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It’s elementary my dear Welshpool!

Created on 03/10/2010 @ 14:56
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Welshpool criminals beware! The spirit of one of history’s greatest ever crime sleuths is alive and well and closer to home than you might think!
A quiet corner of the town is HQ to Wales’s first Deerstalkers Society, a unique organisation celebrating the life of fictional detective Sherlock Holmes who was delivered this year to a new generation through BBC’s new Series and Guy Richie’s Hollywood blockbuster.
But the bustling cobbled streets of London are a far cry from Welshpool’s Little Henfaes Drive where Roy Upton-Holder (pictured) regularly dons his deerstalker, Inverness cape and lights up his pipe to relive and capture the work of novelist Sir Arthur Conan Doyle.
“He wrote four novels and 56 short stories about Sherlock Holmes and I have read them all many times,” said Roy, who began his fascination almost 60 years ago.
“I was in hospital when I was 20 and my father brought me a Sherlock Holmes book to read and I just couldn’t put it down. I remember reading all night! I was hooked and have been a great enthusiast ever since.”
Roy’s home is a shrine to the fictional character that first appeared in print way back in 1887.
Even before entering the house, the sign on the wall welcomes you to Baskerville (from the classic The Hound of the Baskervilles) and you are immediately met in the hallway by a mirror cut in the famous silhouette of Holmes along with an array of framed memorabilia.
“This is an actual tile from Baker Street Station,” Roy points out one of the myriad framed items covering the wall to the staircase.
The legendary detective is present in every room of the house from the ‘Sherlock Holmes for Dummies’ book to dolls and toys clothed in his famous attire.
Holmes and Dr Watson fridge magnets are features of the kitchen along with the ‘Sherlock Holmes cook book’. And just when you thought you had seen it all, the garden shed is 221B Baker Street (Holmes’s address), a flower patch is sign-posted Grimpen More (from The Hound of the Baskervilles) and even the cat lives in the Diogenes Club complete with published ‘house’ rules at its entrance (fictional gentlemen’s club in The Greek Interpreter). The cat, by the way, is named after Holmes’s brother, Mycroft.
“I wouldn’t say that I am a Holmes purist,” joked Roy. “I do know all of the characters and a few years ago I could probably answer any question asked about him but there are some people that live and breathe the character.”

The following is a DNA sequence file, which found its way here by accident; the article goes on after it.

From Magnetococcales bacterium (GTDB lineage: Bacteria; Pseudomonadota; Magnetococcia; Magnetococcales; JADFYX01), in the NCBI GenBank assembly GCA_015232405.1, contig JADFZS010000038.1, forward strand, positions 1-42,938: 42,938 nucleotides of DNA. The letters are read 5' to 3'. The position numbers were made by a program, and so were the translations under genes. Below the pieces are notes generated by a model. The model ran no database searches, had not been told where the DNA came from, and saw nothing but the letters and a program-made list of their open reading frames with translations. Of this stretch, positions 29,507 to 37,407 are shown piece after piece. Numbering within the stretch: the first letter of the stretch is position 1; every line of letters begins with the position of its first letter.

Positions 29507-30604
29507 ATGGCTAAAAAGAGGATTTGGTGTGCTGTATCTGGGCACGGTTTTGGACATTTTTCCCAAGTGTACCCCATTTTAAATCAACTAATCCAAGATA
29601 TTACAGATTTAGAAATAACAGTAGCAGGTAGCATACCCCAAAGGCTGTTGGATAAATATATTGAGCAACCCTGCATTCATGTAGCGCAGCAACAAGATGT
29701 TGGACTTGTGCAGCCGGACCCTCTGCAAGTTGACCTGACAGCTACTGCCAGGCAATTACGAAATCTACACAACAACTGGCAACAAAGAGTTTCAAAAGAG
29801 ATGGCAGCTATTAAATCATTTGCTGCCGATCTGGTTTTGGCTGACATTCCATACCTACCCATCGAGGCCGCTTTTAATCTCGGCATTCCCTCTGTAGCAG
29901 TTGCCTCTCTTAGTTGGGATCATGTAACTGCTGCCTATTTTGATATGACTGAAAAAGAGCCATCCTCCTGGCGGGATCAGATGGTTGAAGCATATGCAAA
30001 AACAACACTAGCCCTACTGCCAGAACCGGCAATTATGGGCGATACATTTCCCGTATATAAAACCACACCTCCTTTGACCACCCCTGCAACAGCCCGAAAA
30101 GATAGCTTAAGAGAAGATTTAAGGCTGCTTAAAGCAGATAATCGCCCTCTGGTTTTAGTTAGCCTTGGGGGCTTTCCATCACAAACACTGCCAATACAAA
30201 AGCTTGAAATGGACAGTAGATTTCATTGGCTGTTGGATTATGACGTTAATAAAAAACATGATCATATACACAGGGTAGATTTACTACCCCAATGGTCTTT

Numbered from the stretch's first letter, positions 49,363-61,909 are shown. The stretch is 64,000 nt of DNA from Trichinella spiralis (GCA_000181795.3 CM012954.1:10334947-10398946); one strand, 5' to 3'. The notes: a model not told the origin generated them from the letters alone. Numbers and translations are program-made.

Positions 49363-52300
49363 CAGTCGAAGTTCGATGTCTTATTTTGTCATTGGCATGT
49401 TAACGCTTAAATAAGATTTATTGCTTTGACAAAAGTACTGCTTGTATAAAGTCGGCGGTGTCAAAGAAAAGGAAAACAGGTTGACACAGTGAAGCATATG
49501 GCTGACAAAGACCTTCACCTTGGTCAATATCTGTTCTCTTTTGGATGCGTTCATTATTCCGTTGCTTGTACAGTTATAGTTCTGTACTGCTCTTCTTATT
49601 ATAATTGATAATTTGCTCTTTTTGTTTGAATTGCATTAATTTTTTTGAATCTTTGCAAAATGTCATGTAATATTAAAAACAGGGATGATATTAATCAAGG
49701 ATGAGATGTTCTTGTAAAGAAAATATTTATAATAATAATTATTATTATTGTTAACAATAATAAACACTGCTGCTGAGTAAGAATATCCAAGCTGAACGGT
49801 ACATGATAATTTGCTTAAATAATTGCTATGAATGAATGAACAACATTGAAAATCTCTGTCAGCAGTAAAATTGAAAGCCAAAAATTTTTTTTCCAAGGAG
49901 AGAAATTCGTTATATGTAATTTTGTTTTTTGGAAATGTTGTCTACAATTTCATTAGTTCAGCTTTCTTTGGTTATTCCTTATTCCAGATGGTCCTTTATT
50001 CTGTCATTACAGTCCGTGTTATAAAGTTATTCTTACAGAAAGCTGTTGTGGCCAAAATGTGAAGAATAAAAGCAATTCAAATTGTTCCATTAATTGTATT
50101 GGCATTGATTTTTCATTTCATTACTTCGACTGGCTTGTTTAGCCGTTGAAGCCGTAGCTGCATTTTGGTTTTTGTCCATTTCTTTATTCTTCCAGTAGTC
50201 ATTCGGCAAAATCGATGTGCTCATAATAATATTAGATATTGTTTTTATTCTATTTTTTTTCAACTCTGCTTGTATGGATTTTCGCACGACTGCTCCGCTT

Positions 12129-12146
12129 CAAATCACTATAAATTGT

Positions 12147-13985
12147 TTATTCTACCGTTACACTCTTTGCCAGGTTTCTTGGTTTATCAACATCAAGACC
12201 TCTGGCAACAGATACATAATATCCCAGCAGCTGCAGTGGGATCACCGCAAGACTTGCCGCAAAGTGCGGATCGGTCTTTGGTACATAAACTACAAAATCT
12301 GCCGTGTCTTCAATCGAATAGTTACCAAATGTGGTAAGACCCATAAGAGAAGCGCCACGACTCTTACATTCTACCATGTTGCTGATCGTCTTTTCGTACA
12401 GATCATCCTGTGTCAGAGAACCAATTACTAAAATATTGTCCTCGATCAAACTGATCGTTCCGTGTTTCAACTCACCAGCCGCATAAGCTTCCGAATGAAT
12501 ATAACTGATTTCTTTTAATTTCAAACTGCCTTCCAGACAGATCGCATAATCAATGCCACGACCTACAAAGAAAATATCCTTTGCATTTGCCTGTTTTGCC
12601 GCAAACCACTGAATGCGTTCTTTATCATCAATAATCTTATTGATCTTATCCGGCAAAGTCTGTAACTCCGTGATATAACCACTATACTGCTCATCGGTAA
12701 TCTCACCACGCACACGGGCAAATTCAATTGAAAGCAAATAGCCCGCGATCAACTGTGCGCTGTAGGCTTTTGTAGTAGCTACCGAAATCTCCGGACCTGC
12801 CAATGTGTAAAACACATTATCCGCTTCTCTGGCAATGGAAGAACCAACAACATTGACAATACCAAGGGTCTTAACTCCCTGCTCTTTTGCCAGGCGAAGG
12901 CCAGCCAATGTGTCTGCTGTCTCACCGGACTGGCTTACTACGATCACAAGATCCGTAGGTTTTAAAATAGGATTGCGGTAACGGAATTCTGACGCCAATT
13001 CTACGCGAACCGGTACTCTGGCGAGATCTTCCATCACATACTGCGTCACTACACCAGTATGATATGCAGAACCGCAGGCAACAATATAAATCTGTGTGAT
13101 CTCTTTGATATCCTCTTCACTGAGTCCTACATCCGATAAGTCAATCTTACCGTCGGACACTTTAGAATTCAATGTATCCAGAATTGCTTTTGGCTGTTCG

With the support of his wife, Joan, Roy launched the Welshpool Deerstalkers Society when they moved to Montgomeryshire in 2001. They discovered others shared their passion and haven’t looked back since.
“We welcome people of any background to the society that share an interest in Sherlock Holmes,” he said. “It has become a great way of bringing people together and has also helped to integrate people into the community that have moved here from away. We hold gatherings through the year.”
While Welshpool is home to Wales’s only Deerstalkers Society, a further 20 exist in England but none in Scotland, which Roy describes as ‘outrageous’ considering it is the birthplace of its creator, Conan Doyle. There are hundreds of societies that operate across the world from the USA and Russia to Japan where Roy claims that Holmes is a ‘phenomenon’.
Richie’s box office smash starring Robert Downey Jr. as Holmes and Jude Law as his suffering sidekick Dr Watson ensures the story will continue as a billion-dollar business but the film did not go down well with the character’s die hard fans.
Roy said he can understand their reaction but added: “In order to keep the character alive you have to keep attracting a new audience so if the film succeeded in doing this then I don’t mind. I wasn’t a particular fan of the film and it wasn’t one for the purists!”
Roy’s mastery of everything Sherlock Holmes knows no bounds. He can tell you that the character smokes more cigarettes in his books than a pipe while you can only spot a ‘true’ Holmesian when they can name book number two as ‘Sign of the Four’.
Roy explained: “That was the original name for the book but Hollywood chopped it to ‘Sign of Four’ for release. This is our way of knowing if the person you are speaking to really does know what they are talking about!”
His knowledge makes for a fascinating interview. His passion is backed up by literally hundreds of books, and his quirky Holmes collection of nick-nacks and ornaments creates a captivating impromptu tour.
So if Sherlock Holmes was alive today what sort of a reaction would he give his disciple? Hopefully, not the same one that he got from someone sharing the same name in the USA.
“We were trying to track down a Deerstalkers Society in Washington when we were there, and saw a Sherlock Holmes was listed in the phone directory. We decided to call him but he was not happy and very rude before slamming the phone down! He can always change his name to Tony Blair or something!”
The Society has a busy period ahead and Roy says it is open to new members.
Did you know:
1. Sherlock Holmes was a habitual user of cocaine which was legal in the 19th century
2. Holmes retired into beekeeping
3. He is based on Edinburgh practitioner Dr Joseph Bell
4. His disguises were so good that even sidekick Watson couldn’t detect them
5. Roy Upton-Holder has never actually solved a crime
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